If California grid planners are worried about the famous “Duck Curve,” representing the future disruptions that distributed solar PV systems will have on the state’s grid, they should check out Hawaii’s “Nessie Curve.”

That’s the term that Hawaii’s utility and grid planners have adopted for the real-world grid disruptions they’re seeing today from the island state’s growing solar PV generation mix. They’ve dubbed it the Nessie Curve after the nickname for the mythic Scottish lake-dwelling dinosaur, the Loch Ness Monster.

Unlike California’s Duck Curve, Hawaii’s curve is happening today, not in the future. Also, unlike California’s projection of reduced, but not erased, demand due to solar PV generation, Hawaii’s curve actually drops “underwater” during peak solar times of the day.

In other words, Hawaii is already seeing enough solar coming onto parts of its grid to start feeding back power onto certain distribution circuits on sunny days, and to drive system-wide demand curves below zero on certain peak days.

This graph is from a presentation made by Dora Nakafuji, director of renewable energy planning for Hawaii Electric Co. (HECO), at last month’s DistribuTECH conference in San Antonio, Texas. This chart represents typical circuits on the island of Oahu, where lucrative incentives have led to a huge increase in distributed solar PV. As of the most recent tally, 10 percent of the island’s customers have rooftop PV, which equates to 29,558 systems with a cumulative nameplate generating capacity of 221 megawatts.

“It’s starting to look like this Loch Ness Monster,” Nakafuji said, pointing to the mid-day sag in residential energy demand, as rooftop solar PV energy supply exceeds the energy demand on those circuits, then the steep curve upward as solar fades away and late afternoon demand increases.

That’s made Hawaii a vanguard in testing the boundaries of how to manage such large penetrations of customer-owned generation, which is outside the utility’s control, and largely unmonitored by utilities and grid operators to manage the balance of energy supply and demand. In a controversial move, HECO has put new interconnection requirements in place for even small-scale rooftop solar PV systems, which has slammed the brakes on new projects and drawn the ire of the solar industry.

As Nakafuji pointed out, one of the clearest representations of this disruption can be seen in the data that tracks daily demand from homes, businesses and other energy users on distribution circuits. Because distributed solar PV causes that demand to drop during sunny mid-afternoon hours and then fades away in late afternoon and evening, it’s giving HECO a much more challenging situation in terms of turning down its oil-fired generators when solar is at its peak, then ramping them up much faster than it’s used to when solar power availability declines.

The radical effect that distributed solar has had on Hawaii’s load curve is demonstrated by the following graph, tracking changes from 2010 to 2013 on average 46kV transformer loading. On one peak day in August, the system experienced a backfeed condition, not just on some individual circuits, but across the system as a whole, she noted.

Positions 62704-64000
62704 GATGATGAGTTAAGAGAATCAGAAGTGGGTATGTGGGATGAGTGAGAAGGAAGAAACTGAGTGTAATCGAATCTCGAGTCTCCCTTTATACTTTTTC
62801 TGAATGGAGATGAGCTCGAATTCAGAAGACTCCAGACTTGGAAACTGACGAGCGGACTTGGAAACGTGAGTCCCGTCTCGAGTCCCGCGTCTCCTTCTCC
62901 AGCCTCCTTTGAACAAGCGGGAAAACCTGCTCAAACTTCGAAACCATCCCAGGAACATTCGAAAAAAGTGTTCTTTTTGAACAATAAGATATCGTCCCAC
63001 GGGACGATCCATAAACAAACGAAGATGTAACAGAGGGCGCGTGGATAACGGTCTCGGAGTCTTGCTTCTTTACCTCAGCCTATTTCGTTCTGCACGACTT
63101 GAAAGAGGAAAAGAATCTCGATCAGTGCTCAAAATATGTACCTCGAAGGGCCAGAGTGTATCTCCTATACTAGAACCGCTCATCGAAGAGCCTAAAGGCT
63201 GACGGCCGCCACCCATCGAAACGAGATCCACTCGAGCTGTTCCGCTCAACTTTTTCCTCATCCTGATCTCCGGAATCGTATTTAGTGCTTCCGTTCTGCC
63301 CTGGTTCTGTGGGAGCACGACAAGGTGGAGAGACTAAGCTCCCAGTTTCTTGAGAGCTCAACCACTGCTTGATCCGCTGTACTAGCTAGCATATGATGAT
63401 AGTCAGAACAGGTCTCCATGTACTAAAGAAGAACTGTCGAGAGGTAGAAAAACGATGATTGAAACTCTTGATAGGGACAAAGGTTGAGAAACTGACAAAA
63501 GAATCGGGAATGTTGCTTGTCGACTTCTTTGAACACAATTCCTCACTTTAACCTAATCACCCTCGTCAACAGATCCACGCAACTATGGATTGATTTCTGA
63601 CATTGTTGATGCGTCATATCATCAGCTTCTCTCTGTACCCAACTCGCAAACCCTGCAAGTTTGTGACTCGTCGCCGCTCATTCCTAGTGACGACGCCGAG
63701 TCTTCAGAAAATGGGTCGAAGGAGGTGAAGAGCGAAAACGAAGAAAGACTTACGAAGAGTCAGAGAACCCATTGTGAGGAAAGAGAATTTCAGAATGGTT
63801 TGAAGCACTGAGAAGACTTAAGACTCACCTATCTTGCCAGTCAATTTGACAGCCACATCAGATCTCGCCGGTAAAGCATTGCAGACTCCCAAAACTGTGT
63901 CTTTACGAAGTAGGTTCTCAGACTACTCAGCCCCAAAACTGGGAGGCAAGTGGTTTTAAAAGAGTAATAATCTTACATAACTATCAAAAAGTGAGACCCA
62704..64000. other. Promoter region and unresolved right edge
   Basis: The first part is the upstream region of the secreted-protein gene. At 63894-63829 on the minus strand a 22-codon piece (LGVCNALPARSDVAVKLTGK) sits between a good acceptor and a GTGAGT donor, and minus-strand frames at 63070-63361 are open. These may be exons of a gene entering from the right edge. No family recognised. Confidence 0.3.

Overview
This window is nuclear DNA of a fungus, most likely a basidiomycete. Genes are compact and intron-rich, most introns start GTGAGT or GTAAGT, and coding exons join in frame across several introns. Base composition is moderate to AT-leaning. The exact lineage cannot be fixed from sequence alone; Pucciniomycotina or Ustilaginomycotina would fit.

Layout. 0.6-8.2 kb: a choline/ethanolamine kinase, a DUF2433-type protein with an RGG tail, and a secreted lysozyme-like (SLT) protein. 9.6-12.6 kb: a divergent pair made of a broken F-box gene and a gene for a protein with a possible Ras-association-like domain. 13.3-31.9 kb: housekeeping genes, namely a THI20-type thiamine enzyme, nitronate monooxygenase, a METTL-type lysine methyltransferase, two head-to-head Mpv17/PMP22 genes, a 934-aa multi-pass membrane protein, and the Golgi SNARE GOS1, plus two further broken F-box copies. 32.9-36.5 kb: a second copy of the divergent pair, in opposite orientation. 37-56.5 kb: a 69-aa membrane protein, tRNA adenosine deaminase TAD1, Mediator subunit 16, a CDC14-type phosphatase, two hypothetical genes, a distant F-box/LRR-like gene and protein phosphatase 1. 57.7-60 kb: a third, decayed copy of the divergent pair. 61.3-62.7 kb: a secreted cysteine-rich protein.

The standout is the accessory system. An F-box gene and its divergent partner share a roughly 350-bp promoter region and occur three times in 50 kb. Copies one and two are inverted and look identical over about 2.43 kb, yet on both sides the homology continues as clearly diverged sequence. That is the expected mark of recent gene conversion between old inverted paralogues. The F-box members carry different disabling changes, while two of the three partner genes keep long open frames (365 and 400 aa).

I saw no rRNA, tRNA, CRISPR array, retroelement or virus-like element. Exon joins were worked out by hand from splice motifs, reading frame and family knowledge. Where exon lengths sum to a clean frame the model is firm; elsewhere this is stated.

That’s the same challenge that California grid operators believe may start occurring on that state’s much larger and more integrated grid in coming years, as represented by the well-known “Duck Curve” from California Independent System Operator (CAISO). But while California is facing this effect in the future, Hawaii it facing it today -- and it’s doing so with an island system with far fewer generation resources to tap to manage it.

This becomes a serious problem for managing the addition of new solar systems on heavily impacted circuits, Nakafuji noted. “We’ve noticed that 16 percent of the customers on the feeders who have the PV are already pushing the daytime minimum load up to over 100 percent. That means it’s back-feeding on our system. That becomes a concern,” she said, because circuits that send power back up to distribution transformers and substations cause all sorts of technical and operational challenges, with attendant costs.

Even getting the data to understand what’s happening on Hawaii’s grid has been a challenge, Nakafuji noted. “One of the things about renewable integration is, we really need locational data,” she said. As this map of Oahu’s distribution circuits indicates, certain parts of the island are far more affected by solar PV penetration than others.

“We’ve been deploying sensors out in the field to correlate” information pulled in from existing SCADA systems, she said, since “this was information the traditional system didn’t look at.” HECO is also planning to deploy smart meters, which could add more data to help guide day-to-day grid management decisions, she said.

Then there’s the essential problem of relying on a solar PV fleet for the island’s energy needs, she said -- “What do we do when those renewables aren’t there?” HECO is investing lots of money in weather forecasting systems and distributed energy analysis and management technology, as part of a program funded by the Department of Energy's SunShot grant initiative (PDF).

HECO is also installing grid-scale battery systems, incorporating demand response, and taking other steps to manage this solar challenge. Given that these island problems are expected to become challenges in many more regions in the future, it’s worth keeping an eye on how Hawaii manages them. 

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